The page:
The issue of reprivatisation is currently being presented through the prism of numerous controversial aspects of restitution processes. This distorts the picture of reprivatisation, which in any event is a limited phenomenon in Poland.
Unlike most of the countries in Central & Eastern Europe, where the purpose and justification for post-war nationalisation of property has been re-examined holistically, in Poland reprivatisation has boiled down to reviewing whether expropriation was conducted in compliance with the law in force at that time. Thus it is an attempt to reverse illegality. Only former owners whose property was taken from them in violation of the existing regulations can count on any form of restitution. Thus Poland has a distinct and limited form of reprivatisation.
But this limited reprivatisation is generating widespread opposition because the public debate stresses controversial issues surrounding recovery of property taken by the communist authorities. So it would be worthwhile to identify and dispel some of the most unwarranted views on reprivatisation in Poland.
Myth of ubiquitous claims traders
It is alleged that today’s reprivatisation procedures are no longer pursued by former owners (or their heirs), but third parties who bought their claims from them. But as shown by the example of Warsaw, buyers of claims represent only a relatively small percentage of persons pursuing reprivatisation claims—according to the “White Book” in Warsaw, 16%.
Myth of recovery using curators
A curator is appointed by the court to exercise oversight of the actions taken by the court. A curator always acts for and on behalf of persons whose whereabouts are unknown, or a person’s heirs. Consequently, the curator never becomes the direct owner of recovered property as a result of a reprivatisation proceeding, because the compensation received must be paid into a deposit account especially created for this purpose.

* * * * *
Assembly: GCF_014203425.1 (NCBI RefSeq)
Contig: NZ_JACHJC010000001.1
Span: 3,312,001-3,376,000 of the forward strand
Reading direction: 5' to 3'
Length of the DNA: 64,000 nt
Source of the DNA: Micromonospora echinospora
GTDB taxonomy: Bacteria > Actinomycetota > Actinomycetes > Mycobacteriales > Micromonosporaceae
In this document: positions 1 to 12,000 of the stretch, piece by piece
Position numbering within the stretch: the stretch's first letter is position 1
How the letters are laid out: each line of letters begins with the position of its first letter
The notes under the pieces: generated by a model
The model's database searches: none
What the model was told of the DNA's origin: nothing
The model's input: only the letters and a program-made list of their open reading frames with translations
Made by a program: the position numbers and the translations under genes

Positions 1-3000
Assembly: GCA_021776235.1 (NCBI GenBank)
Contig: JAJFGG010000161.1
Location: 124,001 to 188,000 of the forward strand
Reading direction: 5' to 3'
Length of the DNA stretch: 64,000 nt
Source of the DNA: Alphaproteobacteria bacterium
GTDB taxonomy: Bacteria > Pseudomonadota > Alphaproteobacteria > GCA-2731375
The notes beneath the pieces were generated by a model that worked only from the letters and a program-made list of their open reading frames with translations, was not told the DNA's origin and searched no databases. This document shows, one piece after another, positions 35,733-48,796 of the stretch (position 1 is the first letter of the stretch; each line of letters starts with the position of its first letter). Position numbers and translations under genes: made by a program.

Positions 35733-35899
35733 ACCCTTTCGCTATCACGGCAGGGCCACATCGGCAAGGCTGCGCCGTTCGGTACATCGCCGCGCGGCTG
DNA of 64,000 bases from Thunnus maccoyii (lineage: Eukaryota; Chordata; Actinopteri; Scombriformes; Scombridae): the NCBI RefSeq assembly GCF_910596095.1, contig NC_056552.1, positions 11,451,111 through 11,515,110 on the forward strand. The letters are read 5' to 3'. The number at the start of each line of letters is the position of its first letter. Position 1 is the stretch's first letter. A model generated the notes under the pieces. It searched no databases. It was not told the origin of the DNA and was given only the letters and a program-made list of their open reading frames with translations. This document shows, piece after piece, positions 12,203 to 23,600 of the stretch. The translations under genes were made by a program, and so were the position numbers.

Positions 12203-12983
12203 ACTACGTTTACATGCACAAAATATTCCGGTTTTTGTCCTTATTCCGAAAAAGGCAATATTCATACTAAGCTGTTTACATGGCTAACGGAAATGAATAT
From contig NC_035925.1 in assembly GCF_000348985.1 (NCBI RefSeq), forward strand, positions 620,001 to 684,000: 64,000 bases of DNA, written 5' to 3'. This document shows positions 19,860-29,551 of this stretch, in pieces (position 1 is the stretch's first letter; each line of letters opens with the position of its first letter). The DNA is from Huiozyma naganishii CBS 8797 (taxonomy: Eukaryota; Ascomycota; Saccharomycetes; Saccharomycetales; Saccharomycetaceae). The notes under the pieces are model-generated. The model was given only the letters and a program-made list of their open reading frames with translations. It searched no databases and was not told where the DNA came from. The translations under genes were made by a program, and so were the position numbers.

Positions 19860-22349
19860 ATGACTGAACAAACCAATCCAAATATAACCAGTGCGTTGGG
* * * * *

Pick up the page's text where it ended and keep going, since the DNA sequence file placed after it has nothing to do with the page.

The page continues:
Myth of automatic effect of indemnification agreements
Signing of indemnification agreements by the People’s Republic of Poland with certain other countries did not in itself release Poland from reprivatisation claims of citizens of those countries. This effect occurred only in situations where in the specific instance, the given claim was covered by the agreement (for example, the agreement with France covered only the nationalisation of industries), compensation was paid, and the beneficiary waived further claims.
Myth of free return of buildings erected or renovated after the war
Recovery of property on which a building was erected after the war is permissible only after the former owner of the property (or legal successors) buys out the building. And in the case of return of a building renovated by public entities, reimbursement is paid for expenditures on the property, including reimbursement of the renovation costs.
Retailing of these myths renders the debate about reprivatisation in Poland misleading and fails to reflect the need to redress injuries caused by unlawful seizure of property.
Krzysztof Wiktor, Radosław Wiśniewski, Reprivatisation Practice, Wardyński & Partners